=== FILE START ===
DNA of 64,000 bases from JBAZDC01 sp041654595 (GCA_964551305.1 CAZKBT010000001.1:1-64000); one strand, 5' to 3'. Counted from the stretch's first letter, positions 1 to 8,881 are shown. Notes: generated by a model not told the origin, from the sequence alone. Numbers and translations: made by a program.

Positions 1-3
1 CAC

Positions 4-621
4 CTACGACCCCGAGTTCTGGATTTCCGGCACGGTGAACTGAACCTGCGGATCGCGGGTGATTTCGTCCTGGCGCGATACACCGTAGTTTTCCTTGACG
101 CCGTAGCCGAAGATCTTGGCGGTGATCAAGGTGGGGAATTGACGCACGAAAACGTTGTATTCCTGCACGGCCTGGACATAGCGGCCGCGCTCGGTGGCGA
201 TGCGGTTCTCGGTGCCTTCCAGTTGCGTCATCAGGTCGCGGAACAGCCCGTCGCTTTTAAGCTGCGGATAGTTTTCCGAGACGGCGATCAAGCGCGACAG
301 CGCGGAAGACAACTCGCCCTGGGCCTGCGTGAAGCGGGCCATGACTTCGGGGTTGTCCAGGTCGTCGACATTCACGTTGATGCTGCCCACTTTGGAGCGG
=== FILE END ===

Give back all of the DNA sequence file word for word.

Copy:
DNA of 64,000 bases from JBAZDC01 sp041654595 (GCA_964551305.1 CAZKBT010000001.1:1-64000); one strand, 5' to 3'. Counted from the stretch's first letter, positions 1 to 8,881 are shown. Notes: generated by a model not told the origin, from the sequence alone. Numbers and translations: made by a program.

Positions 1-3
1 CAC

Positions 4-621
4 CTACGACCCCGAGTTCTGGATTTCCGGCACGGTGAACTGAACCTGCGGATCGCGGGTGATTTCGTCCTGGCGCGATACACCGTAGTTTTCCTTGACG
101 CCGTAGCCGAAGATCTTGGCGGTGATCAAGGTGGGGAATTGACGCACGAAAACGTTGTATTCCTGCACGGCCTGGACATAGCGGCCGCGCTCGGTGGCGA
201 TGCGGTTCTCGGTGCCTTCCAGTTGCGTCATCAGGTCGCGGAACAGCCCGTCGCTTTTAAGCTGCGGATAGTTTTCCGAGACGGCGATCAAGCGCGACAG
301 CGCGGAAGACAACTCGCCCTGGGCCTGCGTGAAGCGGGCCATGACTTCGGGGTTGTCCAGGTCGTCGACATTCACGTTGATGCTGCCCACTTTGGAGCGG